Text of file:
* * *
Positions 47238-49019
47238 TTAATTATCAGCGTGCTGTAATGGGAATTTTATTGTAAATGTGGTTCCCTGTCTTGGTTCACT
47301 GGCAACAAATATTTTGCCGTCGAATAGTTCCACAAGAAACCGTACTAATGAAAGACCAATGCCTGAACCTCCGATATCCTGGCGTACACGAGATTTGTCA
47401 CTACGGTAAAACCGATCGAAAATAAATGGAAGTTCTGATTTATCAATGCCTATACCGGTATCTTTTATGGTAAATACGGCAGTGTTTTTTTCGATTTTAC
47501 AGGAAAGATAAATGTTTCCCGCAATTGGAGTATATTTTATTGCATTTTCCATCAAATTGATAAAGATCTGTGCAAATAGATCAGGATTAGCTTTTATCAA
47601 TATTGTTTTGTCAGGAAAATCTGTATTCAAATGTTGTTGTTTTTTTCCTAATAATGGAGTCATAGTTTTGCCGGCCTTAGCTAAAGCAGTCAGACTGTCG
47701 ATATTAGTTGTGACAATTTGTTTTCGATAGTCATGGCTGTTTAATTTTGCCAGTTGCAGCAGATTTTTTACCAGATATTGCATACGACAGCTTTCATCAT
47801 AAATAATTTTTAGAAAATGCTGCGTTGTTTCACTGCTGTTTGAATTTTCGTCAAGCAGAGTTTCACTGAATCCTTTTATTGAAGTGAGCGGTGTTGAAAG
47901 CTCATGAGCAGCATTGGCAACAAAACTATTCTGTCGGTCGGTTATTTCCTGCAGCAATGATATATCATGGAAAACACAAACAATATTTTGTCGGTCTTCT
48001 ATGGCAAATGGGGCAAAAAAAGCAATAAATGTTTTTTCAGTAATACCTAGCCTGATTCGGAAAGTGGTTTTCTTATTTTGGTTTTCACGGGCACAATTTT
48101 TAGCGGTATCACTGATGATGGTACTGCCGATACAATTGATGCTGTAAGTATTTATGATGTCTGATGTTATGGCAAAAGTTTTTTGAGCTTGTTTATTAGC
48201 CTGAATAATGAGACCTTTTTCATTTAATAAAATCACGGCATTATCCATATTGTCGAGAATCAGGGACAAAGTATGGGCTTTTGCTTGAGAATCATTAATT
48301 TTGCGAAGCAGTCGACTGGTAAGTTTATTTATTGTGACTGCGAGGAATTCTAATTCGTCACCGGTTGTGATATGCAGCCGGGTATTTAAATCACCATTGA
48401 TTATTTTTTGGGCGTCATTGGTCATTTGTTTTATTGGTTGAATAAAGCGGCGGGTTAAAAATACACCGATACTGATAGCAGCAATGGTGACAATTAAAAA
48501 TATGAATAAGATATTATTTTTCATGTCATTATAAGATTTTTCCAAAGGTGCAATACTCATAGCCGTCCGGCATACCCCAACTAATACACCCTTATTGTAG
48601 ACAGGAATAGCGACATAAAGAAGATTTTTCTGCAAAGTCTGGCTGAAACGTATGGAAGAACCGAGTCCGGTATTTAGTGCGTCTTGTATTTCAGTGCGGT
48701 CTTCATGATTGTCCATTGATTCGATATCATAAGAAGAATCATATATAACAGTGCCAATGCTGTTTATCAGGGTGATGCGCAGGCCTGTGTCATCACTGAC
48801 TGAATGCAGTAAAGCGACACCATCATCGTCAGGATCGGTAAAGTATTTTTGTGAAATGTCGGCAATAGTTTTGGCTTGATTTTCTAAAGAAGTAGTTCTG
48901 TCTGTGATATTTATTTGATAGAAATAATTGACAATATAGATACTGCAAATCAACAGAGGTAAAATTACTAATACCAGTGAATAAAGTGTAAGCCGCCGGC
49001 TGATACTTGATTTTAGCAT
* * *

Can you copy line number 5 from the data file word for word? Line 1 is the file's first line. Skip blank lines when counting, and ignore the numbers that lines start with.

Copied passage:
47501 AGGAAAGATAAATGTTTCCCGCAATTGGAGTATATTTTATTGCATTTTCCATCAAATTGATAAAGATCTGTGCAAATAGATCAGGATTAGCTTTTATCAA